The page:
Postcolonial Poetics

BookPostcolonial Poetics

Postcolonial Poetics

Genre and Form

Francophone Postcolonial Studies, 2


November 16th, 2011





Postcolonial literature has often tended to invite readings that focus on the relation between texts and political contexts, not surprisingly perhaps, given the fraught historical moments of colonialism and decolonisation with which it frequently engages. Nevertheless, critics such as Nicholas Harrison have argued for attention to the literary as literary, and have explored the ways in which literary representation makes any assumed ideological content necessarily indeterminate. Taking into account this call for attention to the literary, this volume investigates more specifically the idiosyncrasies of postcolonial poetics, including postcolonial literature’s use of and experimentation with genre and form. However, this attention to poetics is not intended to replace political engagement, and, rather than privileging the literary at the expense of the political, this volume analyses how texts use genre and form to offer multiple distinct ways of responding to political and historical questions. Postcolonial texts engage with the political world in a variety of ways, directly or indirectly, and it is in their specific uses of genre and form that they alter or develop our understanding of the particular contexts with which they grapple. According to Graham Huggan, postcolonial studies is inherently plural and interdisciplinary, in that it is made up of literary and cultural analysis as well as political theory, psychoanalysis, anthropology, history and philosophy. It is in the combination and manipulation of such forms of analysis that postcolonialism is able to imagine alternative identities and societies. This volume of postcolonial poetics therefore probes some examples of different kinds of literary writing, its blurring with other discourses and its manipulation of genre and form, in order to achieve a better understanding of its transformatory power.This exploration of the poetics of genre also sheds light on how different kinds of texts offer specific, distinct modes of thought.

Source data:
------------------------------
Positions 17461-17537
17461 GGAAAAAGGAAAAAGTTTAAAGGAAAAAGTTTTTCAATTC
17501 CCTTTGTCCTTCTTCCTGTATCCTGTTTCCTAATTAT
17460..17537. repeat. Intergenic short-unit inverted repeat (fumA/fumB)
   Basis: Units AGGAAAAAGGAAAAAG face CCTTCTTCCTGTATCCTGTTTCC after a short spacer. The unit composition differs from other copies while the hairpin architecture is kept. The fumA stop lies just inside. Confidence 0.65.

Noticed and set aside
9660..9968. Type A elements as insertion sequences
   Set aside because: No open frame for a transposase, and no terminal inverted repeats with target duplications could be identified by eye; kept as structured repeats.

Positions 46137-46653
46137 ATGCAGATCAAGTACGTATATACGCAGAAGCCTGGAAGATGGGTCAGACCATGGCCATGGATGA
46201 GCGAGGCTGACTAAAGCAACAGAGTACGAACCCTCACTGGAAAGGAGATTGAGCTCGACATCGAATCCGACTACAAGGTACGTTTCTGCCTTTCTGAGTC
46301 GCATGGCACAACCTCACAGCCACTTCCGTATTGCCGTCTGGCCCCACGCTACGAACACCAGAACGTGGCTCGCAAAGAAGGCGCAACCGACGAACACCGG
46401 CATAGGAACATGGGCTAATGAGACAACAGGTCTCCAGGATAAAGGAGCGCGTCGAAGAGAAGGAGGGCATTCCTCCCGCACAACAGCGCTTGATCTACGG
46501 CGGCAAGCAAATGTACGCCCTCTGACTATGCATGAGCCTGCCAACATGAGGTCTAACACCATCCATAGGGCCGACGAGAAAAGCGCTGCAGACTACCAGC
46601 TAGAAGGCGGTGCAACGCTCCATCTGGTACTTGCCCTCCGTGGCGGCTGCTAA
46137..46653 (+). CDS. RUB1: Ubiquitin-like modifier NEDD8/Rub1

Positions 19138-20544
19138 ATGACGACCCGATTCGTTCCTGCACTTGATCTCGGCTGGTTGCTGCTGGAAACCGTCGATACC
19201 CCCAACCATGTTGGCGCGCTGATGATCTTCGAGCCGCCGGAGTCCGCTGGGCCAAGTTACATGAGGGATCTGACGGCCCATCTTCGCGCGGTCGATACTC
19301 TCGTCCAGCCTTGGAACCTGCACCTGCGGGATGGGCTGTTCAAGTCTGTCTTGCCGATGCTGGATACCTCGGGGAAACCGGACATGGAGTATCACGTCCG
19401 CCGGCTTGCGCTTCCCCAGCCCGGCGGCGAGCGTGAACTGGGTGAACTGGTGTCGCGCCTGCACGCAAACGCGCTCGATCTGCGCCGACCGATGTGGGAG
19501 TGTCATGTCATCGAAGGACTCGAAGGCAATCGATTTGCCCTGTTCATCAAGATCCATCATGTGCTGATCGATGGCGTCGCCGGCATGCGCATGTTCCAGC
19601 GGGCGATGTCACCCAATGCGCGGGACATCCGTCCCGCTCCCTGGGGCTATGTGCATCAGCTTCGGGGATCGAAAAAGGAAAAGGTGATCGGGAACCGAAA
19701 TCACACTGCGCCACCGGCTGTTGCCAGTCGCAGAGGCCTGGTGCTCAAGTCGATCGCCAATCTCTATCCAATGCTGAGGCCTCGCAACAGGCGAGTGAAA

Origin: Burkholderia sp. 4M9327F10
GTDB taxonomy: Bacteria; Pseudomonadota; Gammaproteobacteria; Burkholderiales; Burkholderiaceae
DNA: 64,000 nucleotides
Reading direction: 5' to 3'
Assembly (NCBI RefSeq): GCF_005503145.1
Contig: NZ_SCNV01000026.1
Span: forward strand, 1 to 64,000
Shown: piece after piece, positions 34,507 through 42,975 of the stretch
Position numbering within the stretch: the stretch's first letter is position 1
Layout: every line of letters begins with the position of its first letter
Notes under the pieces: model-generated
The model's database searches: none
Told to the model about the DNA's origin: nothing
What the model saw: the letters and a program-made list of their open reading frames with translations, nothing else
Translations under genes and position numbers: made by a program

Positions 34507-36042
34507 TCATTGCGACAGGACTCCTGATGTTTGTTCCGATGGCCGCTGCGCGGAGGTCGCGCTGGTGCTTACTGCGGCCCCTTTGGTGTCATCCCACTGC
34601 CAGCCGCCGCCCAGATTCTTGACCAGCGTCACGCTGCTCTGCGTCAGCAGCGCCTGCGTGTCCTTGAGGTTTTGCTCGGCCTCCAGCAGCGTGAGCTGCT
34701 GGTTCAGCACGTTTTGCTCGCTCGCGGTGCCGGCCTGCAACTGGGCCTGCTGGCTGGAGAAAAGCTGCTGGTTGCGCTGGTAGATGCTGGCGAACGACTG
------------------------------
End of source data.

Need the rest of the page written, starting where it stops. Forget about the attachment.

... this book will provide a key reference point for researchers embarking on analyses of postcolonial cultural production.
Gillian Jein, French Studies, vol 67, no 1

Author Information

Patrick Crowley is Senior Lecturer in French at University College Cork. Jane Hiddleston is Professor of Literatures in French at the University of Oxford.

Table of Contents

Section TitlePage
Preface - Dominique Combe
Introduction - Jane Hiddleston
Literary Form and the Politics of Interpretation
'New World' Exiles and Ironists from Evariste Parny to Ananda Devi - Framcoise Lionnet
''... without losing sight of the whole': Said and Goethe - Matthias Zach
Metaphorical Memories: Freud, Conrad and the Dark Continent - Nicholas Harrison
Playing the Field/Performing 'the Personal' in Maryse Conde's Interviews - Eva Sansavior
Writing Subjectivity, Crossing Borders
A Concern Peculiar to Western Man? Postcolonial Reconsiderations of Autobiography as Genre - Bart Moore-Gilbert
Still Beseiged by Voices: Djebar's Poetics of the Threshold - Clarisse Zimra
Algerian Letters: Mixture, Genres, Literature Itself - Patrick Crowley
Postcolonial Poetics
How to Speak about It? Kateb Yacine's Feminine Voice or Literat Wager: A Reading of Nedjma - Mireille Calle-Gruber (translated by lane Hiddlestor.
The Rise of the recit d'enfance in the Francophone Caribbean - Louise Hardwick
Reinventing the Legacies of Genre
The Tragedy of Decolonization: Dialectics at a Standstill - Martin Megevand
J. M. Coetzee's Australian Realism - Elleke Boehmer
Ambivalence and Ambiguity of the Short Story in Albert Camus's 'L'H6te' and Mohammed Dib's 'La Fin' - Andy Stafford
Writing against Genocide: Genres of Opposition in Narratives fror and about Rwanda - Zoe Norridge
Notes on Contributors